themselves ruined; where our trading vessels are liable to seizure and are seized
at our very door by warships of a foreign nation….
This is more or less a restatement of McKinley’s second and
He then references the incident of the U.S.S. Maine, stating
that the naval court of inquiry determined it was caused by an external explosion,
without placing the responsibility.
Regarding this incident, McKinley reports that Spain has already agreed
to have an impartial board of inquiry investigate this matter, “whose decision
Spain accepts in advance.” It would seem
Spain was desirous to avoid this incident escalating into hostilities with the
To summarize, McKinley is asking for authorization to go to
war because the Cuban people are suffering, Americans in Cuba are suffering,
and American business interests in Cuba are suffering. If this is sufficient cause to go to war, it
would seem that there are every year a dozen places or more where the United
States would be justified to intervene.
Non-U.S. citizens living overseas do not fall under the
jurisdiction of the Constitution and the government empowered by it, as sad as
their plight might be. As to U.S.
citizens and businesses overseas, these made decisions to live under the risks of
a jurisdiction that is not the United States.
The United States government certainly could employ persuasion and other
non-military means to secure safe passage for such individuals – as Ron Paul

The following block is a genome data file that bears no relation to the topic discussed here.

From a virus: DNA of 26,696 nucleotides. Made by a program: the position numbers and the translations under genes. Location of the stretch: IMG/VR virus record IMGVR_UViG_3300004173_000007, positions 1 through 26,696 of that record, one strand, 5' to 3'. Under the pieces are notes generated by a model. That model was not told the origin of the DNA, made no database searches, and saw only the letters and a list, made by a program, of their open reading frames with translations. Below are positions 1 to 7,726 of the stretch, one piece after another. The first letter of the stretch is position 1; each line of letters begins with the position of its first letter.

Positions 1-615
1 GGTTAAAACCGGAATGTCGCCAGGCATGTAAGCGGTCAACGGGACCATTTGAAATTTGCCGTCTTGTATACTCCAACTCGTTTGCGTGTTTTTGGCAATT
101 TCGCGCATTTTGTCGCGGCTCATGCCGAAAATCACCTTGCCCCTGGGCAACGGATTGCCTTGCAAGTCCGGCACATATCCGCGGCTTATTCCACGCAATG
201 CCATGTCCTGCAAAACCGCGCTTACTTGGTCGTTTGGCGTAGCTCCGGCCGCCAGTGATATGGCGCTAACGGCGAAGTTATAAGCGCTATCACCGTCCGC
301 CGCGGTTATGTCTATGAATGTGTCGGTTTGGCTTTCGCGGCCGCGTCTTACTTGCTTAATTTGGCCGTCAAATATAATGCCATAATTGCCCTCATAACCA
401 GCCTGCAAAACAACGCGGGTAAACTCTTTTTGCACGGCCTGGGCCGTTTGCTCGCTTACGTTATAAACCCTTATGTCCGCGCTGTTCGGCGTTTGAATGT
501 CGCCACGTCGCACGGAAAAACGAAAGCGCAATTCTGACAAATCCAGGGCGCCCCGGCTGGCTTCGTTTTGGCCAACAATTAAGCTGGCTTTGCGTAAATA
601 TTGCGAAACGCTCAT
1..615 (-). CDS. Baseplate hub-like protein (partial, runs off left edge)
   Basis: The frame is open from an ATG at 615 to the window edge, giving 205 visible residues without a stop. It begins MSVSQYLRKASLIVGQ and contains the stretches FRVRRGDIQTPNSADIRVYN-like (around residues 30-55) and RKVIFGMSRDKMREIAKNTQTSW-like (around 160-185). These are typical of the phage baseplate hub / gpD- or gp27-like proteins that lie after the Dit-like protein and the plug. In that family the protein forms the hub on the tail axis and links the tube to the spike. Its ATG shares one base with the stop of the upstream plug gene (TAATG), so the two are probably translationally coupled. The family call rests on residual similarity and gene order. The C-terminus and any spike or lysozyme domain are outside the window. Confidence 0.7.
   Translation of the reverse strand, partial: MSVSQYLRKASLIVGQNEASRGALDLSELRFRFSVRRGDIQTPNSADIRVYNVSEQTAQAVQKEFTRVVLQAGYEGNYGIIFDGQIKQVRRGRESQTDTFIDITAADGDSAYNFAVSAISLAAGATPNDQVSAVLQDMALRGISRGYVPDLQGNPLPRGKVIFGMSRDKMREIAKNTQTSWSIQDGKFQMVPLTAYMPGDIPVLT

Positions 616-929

has said, we have thousands of diplomats – put them to work on diplomacy; it is
difficult to identify a Constitutional justification for using the military to
protect individuals living overseas, or business interests in foreign
What does all this have to do with today? The President quit going through this
formality seven decades ago, and even then he already began hostile action
before the declaration.
I have a couple of reasons to explore this: 1) I am
curious. As I am reviewing history, I find
even the declared wars were not properly declared, or were declared after
certain provocative actions were taken by the U.S. (even in the case of the
U.S.S. Maine, believing the official story at the time, leads me to ask: Why
was it there?), and 2) whether declared by Congress or the President, the
justifications should be examined.
Again, the reasons cited by McKinley can be used to justify
a dozen wars per year, if the President so chose and the Congress
declared. It would seem a very low
hurdle for these reasons to have persuaded Congress.
Some might look and this and suggest that the fact that the
United States has not entered a dozen conflicts per year demonstrates the
deliberation and discernment of those in power – they can split hairs too fine
for my judgment and not fall into the cause of my concern: that such criteria
is an open door to multiple wars.
I think history demonstrates the opposite to be true. The criteria McKinley used and Congress
accepted are so broad as to allow any intervention wherever those in power wish
to intervene. That they do not chase
every perceived demon is not proof of discernment – splitting hairs. That they left the door so wide open is proof
of a desire of carte blanche – maximum flexibility to become involved if
desired. McKinley and this Congress set
a solid precedent for future political leaders to intervene overseas whenever and
wherever they might choose.
War is the health of the state. Therefore it is also the health of
Congress. Just because Congress declares
war does not justify it. War is
certainly not justified based on the criteria used by McKinley in this case.